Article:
Hopes For New Class Of Antidepressant Following Study Of How Ketamine Defeats Chronic Depression
Today, current evidence suggests that the pediatric anesthetic helps regenerate synaptic connections between brain cells damaged by stress and depression, according to a review of scientific research written by Yale School of Medicine researchers and published in the journal Science.
Ketamine works on an entirely different type of neurotransmitter system than current antidepressants, which can take months to improve symptoms of depression and do not work at all for one out of every three patients. Understanding how ketamine works in the brain could lead to the development of an entirely new class of antidepressants, offering relief for tens of millions of people suffering from chronic depression.
"The rapid therapeutic response of ketamine in treatment-resistant patients is the biggest breakthrough in depression research in a half century," said Ronald Duman, Elizabeth Mears and House Jameson Professor of Psychiatry and Professor of Neurobiology.
Duman and George K. Aghajanian, also professor of psychiatry at Yale, are co-authors of the review.
Understanding how ketamine works is crucial because of the drug's limitations. The improvement in symptoms, which are evident just hours after ketamine is administered, lasts only a week to 10 days. In large doses, ketamine can cause short-term symptoms of psychosis and is abused as the party drug "Special K."
In their research, Duman and others show that in a series of steps ketamine triggers release of neurotransmitter glutamate, which in turn stimulates growth of synapses. Research at Yale has shown that damage of these synaptic connections caused by chronic stress is rapidly reversed by a single dose of ketamine.
The original link between ketamine and relief of depression was made at the Connecticut Mental Health Center in New Haven by John Krystal, chair of the department of psychiatry at Yale, and Dennis Charney, now dean of Mt. Sinai School of Medicine, who helped launch clinical trials of ketamine while at the National Institute of Mental Health.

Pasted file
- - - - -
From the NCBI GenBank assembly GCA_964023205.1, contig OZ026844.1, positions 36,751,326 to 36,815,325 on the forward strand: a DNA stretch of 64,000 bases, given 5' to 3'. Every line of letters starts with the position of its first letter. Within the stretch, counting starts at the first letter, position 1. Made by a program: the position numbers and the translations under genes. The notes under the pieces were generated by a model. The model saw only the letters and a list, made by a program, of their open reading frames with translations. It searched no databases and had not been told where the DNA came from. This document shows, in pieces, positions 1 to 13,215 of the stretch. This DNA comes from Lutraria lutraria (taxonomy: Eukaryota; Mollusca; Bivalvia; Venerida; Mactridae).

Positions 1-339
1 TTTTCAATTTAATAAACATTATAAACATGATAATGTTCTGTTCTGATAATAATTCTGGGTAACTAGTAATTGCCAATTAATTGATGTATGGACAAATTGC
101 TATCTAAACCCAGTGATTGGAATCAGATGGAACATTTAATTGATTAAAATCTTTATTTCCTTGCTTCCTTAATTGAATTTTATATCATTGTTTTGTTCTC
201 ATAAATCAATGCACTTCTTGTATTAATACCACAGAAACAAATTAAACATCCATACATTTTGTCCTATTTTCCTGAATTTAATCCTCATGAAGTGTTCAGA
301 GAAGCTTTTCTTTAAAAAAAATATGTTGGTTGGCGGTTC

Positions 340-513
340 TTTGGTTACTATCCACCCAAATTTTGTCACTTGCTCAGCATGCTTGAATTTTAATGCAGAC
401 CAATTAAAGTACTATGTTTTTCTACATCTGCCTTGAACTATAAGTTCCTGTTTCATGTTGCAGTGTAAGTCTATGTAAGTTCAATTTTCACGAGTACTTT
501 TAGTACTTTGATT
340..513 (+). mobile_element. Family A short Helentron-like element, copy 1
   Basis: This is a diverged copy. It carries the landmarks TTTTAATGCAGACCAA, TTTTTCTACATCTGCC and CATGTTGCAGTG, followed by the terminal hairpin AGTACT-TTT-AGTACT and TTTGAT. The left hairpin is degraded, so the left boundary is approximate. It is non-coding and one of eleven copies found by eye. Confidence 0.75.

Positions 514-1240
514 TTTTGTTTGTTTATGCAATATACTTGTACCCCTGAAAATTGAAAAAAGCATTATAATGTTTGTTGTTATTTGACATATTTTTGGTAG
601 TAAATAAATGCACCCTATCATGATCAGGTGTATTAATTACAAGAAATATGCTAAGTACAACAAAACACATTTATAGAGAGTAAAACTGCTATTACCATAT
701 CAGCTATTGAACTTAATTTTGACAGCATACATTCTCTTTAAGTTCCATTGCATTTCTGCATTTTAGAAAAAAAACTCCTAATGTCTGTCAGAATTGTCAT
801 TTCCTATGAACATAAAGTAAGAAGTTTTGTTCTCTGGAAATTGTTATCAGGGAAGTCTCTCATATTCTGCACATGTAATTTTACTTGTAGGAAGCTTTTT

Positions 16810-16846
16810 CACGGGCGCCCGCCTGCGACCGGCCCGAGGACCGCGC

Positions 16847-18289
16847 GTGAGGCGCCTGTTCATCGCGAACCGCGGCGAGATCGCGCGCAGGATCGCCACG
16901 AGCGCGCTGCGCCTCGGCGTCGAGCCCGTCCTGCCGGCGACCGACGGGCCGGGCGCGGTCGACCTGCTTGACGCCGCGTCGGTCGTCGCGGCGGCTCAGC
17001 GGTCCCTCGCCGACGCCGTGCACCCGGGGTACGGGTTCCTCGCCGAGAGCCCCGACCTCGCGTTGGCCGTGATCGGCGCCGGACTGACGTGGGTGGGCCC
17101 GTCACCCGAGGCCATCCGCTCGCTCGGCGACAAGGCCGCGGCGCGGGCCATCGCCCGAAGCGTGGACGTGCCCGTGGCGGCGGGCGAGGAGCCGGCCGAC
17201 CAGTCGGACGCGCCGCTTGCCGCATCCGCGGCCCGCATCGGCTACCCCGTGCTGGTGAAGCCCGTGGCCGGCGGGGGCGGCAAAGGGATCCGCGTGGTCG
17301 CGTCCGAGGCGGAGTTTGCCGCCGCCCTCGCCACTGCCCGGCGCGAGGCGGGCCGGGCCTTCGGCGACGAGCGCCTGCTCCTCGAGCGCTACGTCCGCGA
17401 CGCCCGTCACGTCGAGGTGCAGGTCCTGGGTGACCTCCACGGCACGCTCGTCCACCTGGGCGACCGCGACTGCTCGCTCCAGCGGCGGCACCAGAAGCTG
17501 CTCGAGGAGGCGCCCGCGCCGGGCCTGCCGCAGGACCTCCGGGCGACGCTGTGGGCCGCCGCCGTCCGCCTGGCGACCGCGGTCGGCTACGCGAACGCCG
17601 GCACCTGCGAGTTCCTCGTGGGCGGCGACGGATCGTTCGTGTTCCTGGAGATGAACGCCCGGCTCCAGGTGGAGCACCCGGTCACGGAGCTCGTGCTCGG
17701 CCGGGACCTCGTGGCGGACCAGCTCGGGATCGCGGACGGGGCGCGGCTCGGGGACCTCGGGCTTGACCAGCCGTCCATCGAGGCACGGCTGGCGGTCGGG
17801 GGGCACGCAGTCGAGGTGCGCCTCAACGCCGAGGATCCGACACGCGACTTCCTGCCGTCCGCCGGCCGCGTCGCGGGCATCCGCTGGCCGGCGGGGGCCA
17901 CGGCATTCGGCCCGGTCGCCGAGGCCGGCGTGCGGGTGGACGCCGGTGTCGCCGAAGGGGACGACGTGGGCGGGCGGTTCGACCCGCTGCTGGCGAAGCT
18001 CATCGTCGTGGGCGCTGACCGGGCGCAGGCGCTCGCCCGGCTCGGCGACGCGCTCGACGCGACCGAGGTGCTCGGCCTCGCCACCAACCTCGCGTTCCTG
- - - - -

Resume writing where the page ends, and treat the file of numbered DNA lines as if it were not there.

Efforts to develop drugs that replicate the effects of ketamine have produced some promising results, but they do not act as quickly as ketamine. Researchers are investigating alternatives they hope can duplicate the efficacy and rapid response of ketamine.
Source: EurekAlert!, the online, global news service operated by AAAS, the science society
Please use one of the following formats to cite this article in your essay, paper or report:
Yale University. "Hopes For New Class Of Antidepressant Following Study Of How Ketamine Defeats Chronic Depression." Medical News Today. MediLexicon, Intl., 8 Oct. 2012. Web.
30 May. 2016. <http://www.medicalnewstoday.com/releases/251181.php>
Yale University. (2012, October 8). "Hopes For New Class Of Antidepressant Following Study Of How Ketamine Defeats Chronic Depression." Medical News Today. Retrieved from
Please note: If no author information is provided, the source is cited instead.
Contact our news editors
For any corrections of factual information, or to contact our editorial team, please see our contact page.
Copyright Medical News Today: Excluding email/sharing services explicitly offered on this website, material published on Medical News Today may not be reproduced, or distributed without the prior written permission of Medilexicon International Ltd. Please contact us for further details.